Share Name Share Symbol Market Type Share ISIN Share Description
Tullow Oil Plc LSE:TLW London Ordinary Share GB0001500809 ORD 10P
  Price Change % Change Share Price Shares Traded Last Trade
  -0.50p -0.24% 207.30p 9,208,665 16:35:04
Bid Price Offer Price High Price Low Price Open Price
206.10p 206.40p 212.20p 205.40p 210.60p
Industry Sector Turnover (m) Profit (m) EPS - Basic PE Ratio Market Cap (m)
Oil & Gas Producers 1,457.91 204.27 4.78 43.0 2,889.0

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Date Time Title Posts
26/5/201903:36Tullow Oil PLC - Poised for a Takeover?34,256
04/12/201809:09Tullow Possible Bid Approach Rumours 10.3.17. Discuss 2
25/7/201808:35Tullow Oil (TLW) One to Watch on Wednesday -
11/4/201811:41L2 - Observations, comments and screenshots49

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Tullow Oil Daily Update: Tullow Oil Plc is listed in the Oil & Gas Producers sector of the London Stock Exchange with ticker TLW. The last closing price for Tullow Oil was 207.80p.
Tullow Oil Plc has a 4 week average price of 205.40p and a 12 week average price of 205.40p.
The 1 year high share price is 273.90p while the 1 year low share price is currently 163.30p.
There are currently 1,393,616,501 shares in issue and the average daily traded volume is 6,373,412 shares. The market capitalisation of Tullow Oil Plc is £2,888,967,006.57.
mccracken227: Rayrac Update due 26 June, manicat I hope we have a lot higher share price before the bidding starts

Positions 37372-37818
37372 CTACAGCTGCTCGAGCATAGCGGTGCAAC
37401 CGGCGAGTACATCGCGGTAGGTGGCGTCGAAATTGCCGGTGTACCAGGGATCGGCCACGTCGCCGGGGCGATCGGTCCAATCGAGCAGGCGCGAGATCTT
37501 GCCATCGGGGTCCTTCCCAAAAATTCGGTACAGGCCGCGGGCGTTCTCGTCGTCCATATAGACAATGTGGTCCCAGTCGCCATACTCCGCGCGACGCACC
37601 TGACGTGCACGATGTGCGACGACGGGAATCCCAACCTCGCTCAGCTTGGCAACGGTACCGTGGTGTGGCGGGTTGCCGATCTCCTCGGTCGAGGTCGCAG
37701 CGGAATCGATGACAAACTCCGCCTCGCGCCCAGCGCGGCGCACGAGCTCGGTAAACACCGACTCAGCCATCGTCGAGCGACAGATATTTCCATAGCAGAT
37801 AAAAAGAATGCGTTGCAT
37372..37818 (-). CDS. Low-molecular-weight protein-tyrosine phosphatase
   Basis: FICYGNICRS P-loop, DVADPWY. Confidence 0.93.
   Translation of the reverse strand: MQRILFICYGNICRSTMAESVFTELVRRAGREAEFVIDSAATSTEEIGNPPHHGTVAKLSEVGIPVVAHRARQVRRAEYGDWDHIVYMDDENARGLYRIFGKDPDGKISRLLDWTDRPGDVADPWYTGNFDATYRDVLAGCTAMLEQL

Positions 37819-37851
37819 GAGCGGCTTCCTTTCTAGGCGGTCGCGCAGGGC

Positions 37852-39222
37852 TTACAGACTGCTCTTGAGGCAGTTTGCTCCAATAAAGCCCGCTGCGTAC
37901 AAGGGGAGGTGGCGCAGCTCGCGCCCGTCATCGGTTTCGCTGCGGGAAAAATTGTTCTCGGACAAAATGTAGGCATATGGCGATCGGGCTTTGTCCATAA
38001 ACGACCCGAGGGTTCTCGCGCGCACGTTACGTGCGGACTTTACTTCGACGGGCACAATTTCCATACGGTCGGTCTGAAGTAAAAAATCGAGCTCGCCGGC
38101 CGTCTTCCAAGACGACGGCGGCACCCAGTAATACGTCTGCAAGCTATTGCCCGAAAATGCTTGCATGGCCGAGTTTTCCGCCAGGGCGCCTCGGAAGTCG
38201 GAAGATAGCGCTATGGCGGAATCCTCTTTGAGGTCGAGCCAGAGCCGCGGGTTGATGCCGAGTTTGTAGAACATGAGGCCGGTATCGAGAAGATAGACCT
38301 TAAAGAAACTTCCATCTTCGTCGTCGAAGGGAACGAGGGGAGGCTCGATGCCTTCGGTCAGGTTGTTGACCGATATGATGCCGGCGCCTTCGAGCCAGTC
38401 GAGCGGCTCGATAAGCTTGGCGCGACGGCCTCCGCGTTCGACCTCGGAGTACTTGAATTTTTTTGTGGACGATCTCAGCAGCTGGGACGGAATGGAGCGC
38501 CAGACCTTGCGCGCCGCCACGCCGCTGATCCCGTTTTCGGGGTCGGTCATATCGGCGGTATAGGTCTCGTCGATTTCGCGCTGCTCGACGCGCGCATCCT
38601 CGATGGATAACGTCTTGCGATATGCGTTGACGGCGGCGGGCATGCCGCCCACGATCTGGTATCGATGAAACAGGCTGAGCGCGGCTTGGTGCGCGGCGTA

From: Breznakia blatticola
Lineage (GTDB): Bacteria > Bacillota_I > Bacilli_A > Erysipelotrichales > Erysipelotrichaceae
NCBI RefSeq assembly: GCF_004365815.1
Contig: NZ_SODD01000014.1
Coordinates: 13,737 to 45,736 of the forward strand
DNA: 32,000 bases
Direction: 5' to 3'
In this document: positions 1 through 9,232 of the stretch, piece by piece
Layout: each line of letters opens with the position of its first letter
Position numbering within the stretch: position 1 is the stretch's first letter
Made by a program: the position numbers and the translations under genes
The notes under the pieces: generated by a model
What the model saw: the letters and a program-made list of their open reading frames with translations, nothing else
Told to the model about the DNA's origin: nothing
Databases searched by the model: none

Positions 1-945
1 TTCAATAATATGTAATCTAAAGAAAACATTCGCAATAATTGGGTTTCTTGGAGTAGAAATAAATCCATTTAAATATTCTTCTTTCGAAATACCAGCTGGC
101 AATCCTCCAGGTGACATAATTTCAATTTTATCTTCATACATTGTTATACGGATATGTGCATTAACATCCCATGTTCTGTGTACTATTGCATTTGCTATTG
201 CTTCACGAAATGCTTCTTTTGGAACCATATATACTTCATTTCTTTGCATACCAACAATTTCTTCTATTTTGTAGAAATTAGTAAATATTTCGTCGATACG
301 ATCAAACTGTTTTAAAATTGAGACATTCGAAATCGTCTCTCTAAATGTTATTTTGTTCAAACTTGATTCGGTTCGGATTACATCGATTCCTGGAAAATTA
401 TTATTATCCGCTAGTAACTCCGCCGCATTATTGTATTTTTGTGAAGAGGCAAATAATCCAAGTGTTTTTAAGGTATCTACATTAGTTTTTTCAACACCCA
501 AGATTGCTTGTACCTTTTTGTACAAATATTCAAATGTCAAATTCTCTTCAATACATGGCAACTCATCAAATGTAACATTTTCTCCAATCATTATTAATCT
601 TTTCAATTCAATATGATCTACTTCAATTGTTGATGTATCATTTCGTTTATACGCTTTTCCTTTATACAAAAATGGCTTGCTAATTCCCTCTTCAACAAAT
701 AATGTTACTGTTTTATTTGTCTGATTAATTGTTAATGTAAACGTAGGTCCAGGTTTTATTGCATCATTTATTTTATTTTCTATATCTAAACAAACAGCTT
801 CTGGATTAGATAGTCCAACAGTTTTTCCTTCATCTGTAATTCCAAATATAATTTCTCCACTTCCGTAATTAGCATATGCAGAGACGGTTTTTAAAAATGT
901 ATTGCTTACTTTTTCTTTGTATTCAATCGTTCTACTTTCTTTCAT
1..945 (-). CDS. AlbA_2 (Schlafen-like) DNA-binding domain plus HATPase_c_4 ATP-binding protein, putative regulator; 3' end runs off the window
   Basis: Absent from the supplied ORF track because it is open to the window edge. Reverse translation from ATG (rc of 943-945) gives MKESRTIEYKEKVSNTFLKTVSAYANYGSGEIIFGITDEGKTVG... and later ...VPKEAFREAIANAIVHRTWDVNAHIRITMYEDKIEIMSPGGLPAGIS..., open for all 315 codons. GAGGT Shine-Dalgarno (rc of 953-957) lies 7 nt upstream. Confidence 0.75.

bootycall: subsurface. I see your views are well supported on this board. Factually you are correct but you have missed out on the extenuating circumstances. Firstly, the model of applying for new licences in new frontiers, proving them up and farming them down has worked well for the best part of a hundred years. This all changed with the US shale revolution and the collapse of the oil price.Mergers and acquisitions totally dried up. The share price of virtually every single E&P collapsed over the same period. Tullow looked as though it was well positioned because of the well productivity of Jubilee and Ten, but then the Ivory Coast government decided to grab a piece of the action with the ITLOS dispute. This is what is known in investing as a “black swan” event. Relations between Ivory Coast and Ghana had been stable for a long time before and Tullow were in no way culpable for this development. The Company was acutely aware of the huge cost of the Jubilee and Ten development and had always expected to farm down to reduce debt levels. ITLOS not only hindered farm down negotiations it stopped their optimisation of their key asset and left them with rig capacity they were unable to utilise. The decision to declare force majeure on the Seadrill rig contract was proven incorrect in a court of law but Tullow had been advised that they had a strong case to argue. Normally such a black swan event such as an ITLOS dispute would be bad enough but Tullow had to deal with the fact that the rig market had collapsed preventing the rig from finding alternative work when it was legally ordered to stop drilling. May I point out that it turned out to be a shrewd and calculated move in the circumstances which benefitted all of the partners. Of course, Kosmos were able to argue that owing to procedural lapses they could wriggle out of their share of the bill at Tullows expense. Have you ever asked yourself why the other partners did not adopt the same stance? After the ITLOS dispute was settled Tullow secured a new rig , with extremely flexible terms and a substantially lower day rate. I believe the savings to the consortium were in the many hundreds of millions. Had Tullow honoured the contract in the circumstances the shareholders would have had something to complain about as the Company may have gone bust because of breach of banking covenants. As if that was not bad enough we then had problems with the Turret mooring system on the Jubilee field, although unlike Kosmos ,I believe Tullow had prudently taken out very comprehensive insurance cover which left shareholders fully compensated for this unforeseen event which was once again was not a fault of their making. I could go on about Shells technical team choosing the location of the unsuccessful wells in French Guyana against the advice of Tullow. I could point out that Tullow managed to successfully emerge from the ITLOS dispute without been seen to take sides and were subsequently rewarded by the Ivory Coast with some great blocks... which they immediately farmed out to Cairn showing a great theoretical profit within a few months. Then we come to Uganda. Tullow was guilty of good behaviour. Heritage effectively did a runner and left them with the bill. Museveni has continued to frustrate successful exploitation of this field with his demands for a large local refinery. Tullow of course successfully farmed down most of its holding and let CNOOC and Total deal with all the politics. Regarding DRC. Tullow shareholders have in my opinion a perfectly valid legal claim under international law against the parties who confiscated and subsequently rewarded our licence block to Caprikat and Foxwhelp. Interestingly the Financial Times reported that a Mr Dan Gertler, a businessman close to the Congolese President,is involved in one of these two companies, which apparently had no known track record in the oil industry. I will let posters draw their own conclusions about what happened but I do not see what Tullow could have done in the circumstances. I make no qualms about saying that I am supportive of the management team at Tullow. Owing to many of the issues highlighted above, the Company has had to prioritise debt reduction over building up reserves in the last four years. In doing so it has carefully retained and added to an exciting prospect inventory which should reward shareholders longer term.